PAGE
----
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Lyme and Punishment: Lost in the Labyrinth of Misdiagnosed Lyme Disease by [Carr, M.S.]

Lyme and Punishment: Lost in the Labyrinth of Misdiagnosed Lyme Disease centers on the story of a once-healthy man. This middle-aged professional had always been a physically tough, reticent man. An outdoorsman, he loves spending time in the dense fortress of pine and birch behind his family home. He’d grown up exploring these woods; in time, he’d lead his own sons on expeditions and teach them how to bushwhack hiking trails, how to find the strongest vine for swinging, how to stick together when night was coming in. Deer ran in herds through the trees; hawks swooped in on prey. Occasionally, a black bear stumbled down to forage food from the trash cans beside his house. But for this strong, healthy man, the most dangerous creature in the woods turned out to be an insect no bigger than a grain of pepper.

He never noticed the bite of a blacklegged tick. He couldn’t, however, however, ignore the increasingly agonizing repercussions to his body. Dozens of medical specialists ran tests, scanned notes, and suggested the symptoms were “in his head.” None of these doctors ran the right test. Unaware, the man was up against what all misdiagnosed Lyme sufferers face: an out-dated medical protocol (as of this writing nearly set in stone) that treats each one as though he or she were Patient Zero in the Lyme disease epidemic.

This is a book about failure, both the patient’s and the medical establishment’s, raising the questions of whether either deserves compassion or, in the end, to be cured at all. All Lyme victims are random. All must have pondered these questions endlessly. The author certainly did. The present answer is emphatically negative.

This book describes the first hand experiences of one of the early sufferers from this modern day plague. It details the journey through misdiagnosis, and provides some hindsight on how the situation could have been handled better so people with Lyme Disease or who think they have it might identify and act accordingly. It lists some of the pitfalls of misdiagnosis in a very personal way.

The author’s mission, in describing his individual struggle and how he copes with his condition, is to provide a service for other wrongly diagnosed Lyme sufferers and to shed light on the current minimization by the medical establishment’s of the disease’s often wide-ranging symptomatology. Too many Americans will recognize themselves in this short account. Too many others will recognize family members and friends.

 

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Hello readers,

Below is the book people with Lyme Disease need to read for the straight facts from someone who lived it. If you have Lyme, think you do, or know somebody who might, please share this post so others can get a book about this epidemic.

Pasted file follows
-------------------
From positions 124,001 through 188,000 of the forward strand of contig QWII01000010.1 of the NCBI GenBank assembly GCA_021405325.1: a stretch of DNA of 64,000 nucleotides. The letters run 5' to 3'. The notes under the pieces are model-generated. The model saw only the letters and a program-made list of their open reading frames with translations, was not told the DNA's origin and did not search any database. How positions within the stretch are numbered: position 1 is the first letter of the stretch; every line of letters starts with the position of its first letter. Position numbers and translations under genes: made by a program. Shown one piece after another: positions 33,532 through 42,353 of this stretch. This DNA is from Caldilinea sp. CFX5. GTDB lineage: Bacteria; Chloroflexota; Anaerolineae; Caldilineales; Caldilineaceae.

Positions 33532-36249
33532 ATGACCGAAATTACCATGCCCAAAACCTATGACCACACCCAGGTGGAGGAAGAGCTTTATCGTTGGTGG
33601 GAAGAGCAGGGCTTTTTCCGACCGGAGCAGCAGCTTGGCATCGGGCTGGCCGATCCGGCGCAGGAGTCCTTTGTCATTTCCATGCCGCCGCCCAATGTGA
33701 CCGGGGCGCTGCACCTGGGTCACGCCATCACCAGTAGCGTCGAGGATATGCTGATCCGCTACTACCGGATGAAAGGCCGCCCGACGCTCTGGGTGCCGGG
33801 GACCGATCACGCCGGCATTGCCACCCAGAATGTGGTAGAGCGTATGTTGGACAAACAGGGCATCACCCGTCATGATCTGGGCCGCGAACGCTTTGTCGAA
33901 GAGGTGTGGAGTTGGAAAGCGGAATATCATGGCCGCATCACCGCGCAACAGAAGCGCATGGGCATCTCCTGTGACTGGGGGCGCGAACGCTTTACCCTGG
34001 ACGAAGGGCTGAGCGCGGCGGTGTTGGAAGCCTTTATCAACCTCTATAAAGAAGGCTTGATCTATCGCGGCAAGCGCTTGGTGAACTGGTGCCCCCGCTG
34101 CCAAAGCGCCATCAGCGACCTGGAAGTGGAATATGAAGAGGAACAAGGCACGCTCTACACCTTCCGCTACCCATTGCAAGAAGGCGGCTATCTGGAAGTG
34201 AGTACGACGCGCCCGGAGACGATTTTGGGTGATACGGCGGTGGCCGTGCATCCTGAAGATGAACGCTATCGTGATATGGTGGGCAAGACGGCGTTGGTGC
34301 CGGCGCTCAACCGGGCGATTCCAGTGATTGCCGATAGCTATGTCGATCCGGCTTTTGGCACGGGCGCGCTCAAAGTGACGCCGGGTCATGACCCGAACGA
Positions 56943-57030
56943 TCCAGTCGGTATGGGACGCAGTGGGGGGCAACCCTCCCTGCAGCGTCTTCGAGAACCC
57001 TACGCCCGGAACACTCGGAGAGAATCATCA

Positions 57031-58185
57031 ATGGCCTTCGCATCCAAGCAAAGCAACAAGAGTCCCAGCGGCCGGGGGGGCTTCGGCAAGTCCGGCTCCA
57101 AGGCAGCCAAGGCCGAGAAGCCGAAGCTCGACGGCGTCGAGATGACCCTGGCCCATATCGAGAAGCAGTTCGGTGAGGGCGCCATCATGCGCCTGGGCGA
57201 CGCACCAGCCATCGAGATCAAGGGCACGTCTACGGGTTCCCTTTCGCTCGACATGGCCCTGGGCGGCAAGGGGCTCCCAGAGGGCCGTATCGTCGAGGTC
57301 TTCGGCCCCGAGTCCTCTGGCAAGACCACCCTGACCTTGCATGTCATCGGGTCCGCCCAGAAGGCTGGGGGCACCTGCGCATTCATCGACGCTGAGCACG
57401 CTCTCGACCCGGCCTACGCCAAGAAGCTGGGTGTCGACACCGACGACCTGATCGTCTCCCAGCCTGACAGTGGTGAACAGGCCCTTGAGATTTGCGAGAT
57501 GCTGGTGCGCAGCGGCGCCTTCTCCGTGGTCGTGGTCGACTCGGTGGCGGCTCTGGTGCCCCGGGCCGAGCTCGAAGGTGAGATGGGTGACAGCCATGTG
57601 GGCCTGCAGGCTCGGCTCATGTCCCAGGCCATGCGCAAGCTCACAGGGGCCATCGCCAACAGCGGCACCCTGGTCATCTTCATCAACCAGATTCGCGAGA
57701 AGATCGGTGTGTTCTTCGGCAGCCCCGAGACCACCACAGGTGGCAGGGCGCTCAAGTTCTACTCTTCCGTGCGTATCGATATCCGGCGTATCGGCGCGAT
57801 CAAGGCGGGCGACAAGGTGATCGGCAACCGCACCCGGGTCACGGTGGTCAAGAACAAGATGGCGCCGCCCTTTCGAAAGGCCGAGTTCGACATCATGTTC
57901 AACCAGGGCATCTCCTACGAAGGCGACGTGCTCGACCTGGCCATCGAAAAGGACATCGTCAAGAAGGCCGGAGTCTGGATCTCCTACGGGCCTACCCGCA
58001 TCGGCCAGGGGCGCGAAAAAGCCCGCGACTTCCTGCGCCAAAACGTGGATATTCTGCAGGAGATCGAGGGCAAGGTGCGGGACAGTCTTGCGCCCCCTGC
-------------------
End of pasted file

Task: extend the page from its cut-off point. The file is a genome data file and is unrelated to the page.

Lyme and Punishment: Lost in the Labyrinth of Misdiagnosed Lyme Disease by [Carr, M.S.]

Lyme and Punishment: Lost in the Labyrinth of Misdiagnosed Lyme Disease centers on the story of a once-healthy man. This middle-aged professional had always been a physically tough, reticent man. An outdoorsman, he loves spending time in the dense fortress of pine and birch behind his family home. He’d grown up exploring these woods; in time, he’d lead his own sons on expeditions and teach them how to bushwhack hiking trails, how to find the strongest vine for swinging, how to stick together when night was coming in. Deer ran in herds through the trees; hawks swooped in on prey. Occasionally, a black bear stumbled down to forage food from the trash cans beside the his house. But for this strong, healthy man, the most dangerous creature in the woods turned out to be an insect no bigger than a grain of pepper.

He never noticed the bite of a blacklegged tick. He couldn’t, however, however, ignore the increasingly agonizing repercussions to his body. Dozens of medical specialists ran tests, scanned notes, and suggested the symptoms were “in his head.” None of these doctors ran the right test. Unaware, the man was up against what all misdiagnosed Lyme sufferers face: an out-dated medical protocol (as of this writing nearly set in stone) that treats each one as though he or she were Patient Zero in the Lyme disease epidemic.

This is a book about failure, both the patient’s and the medical establishment’s, raising the questions of whether either deserves compassion or, in the end, to be cured at all. All Lyme victims are random. All must have pondered these questions endlessly. The author certainly did. The present answer is emphatically negative.

This book describes the first hand experiences of one of the early sufferers from this modern day plague. It details the journey through misdiagnosis, and provides some hindsight on how the situation could have been handled better so people with Lyme Disease or who think they have it might identify and act accordingly. It lists some of the pitfalls of misdiagnosis in a very personal way.

The author’s mission, in describing his individual struggle and how he copes with his condition, is to provide a service for other wrongly diagnosed Lyme sufferers and to shed light on the current minimization by the medical establishment’s of the disease’s often wide-ranging symptomatology. Too many Americans will recognize themselves in this short account. Too many others will recognize family members and friends.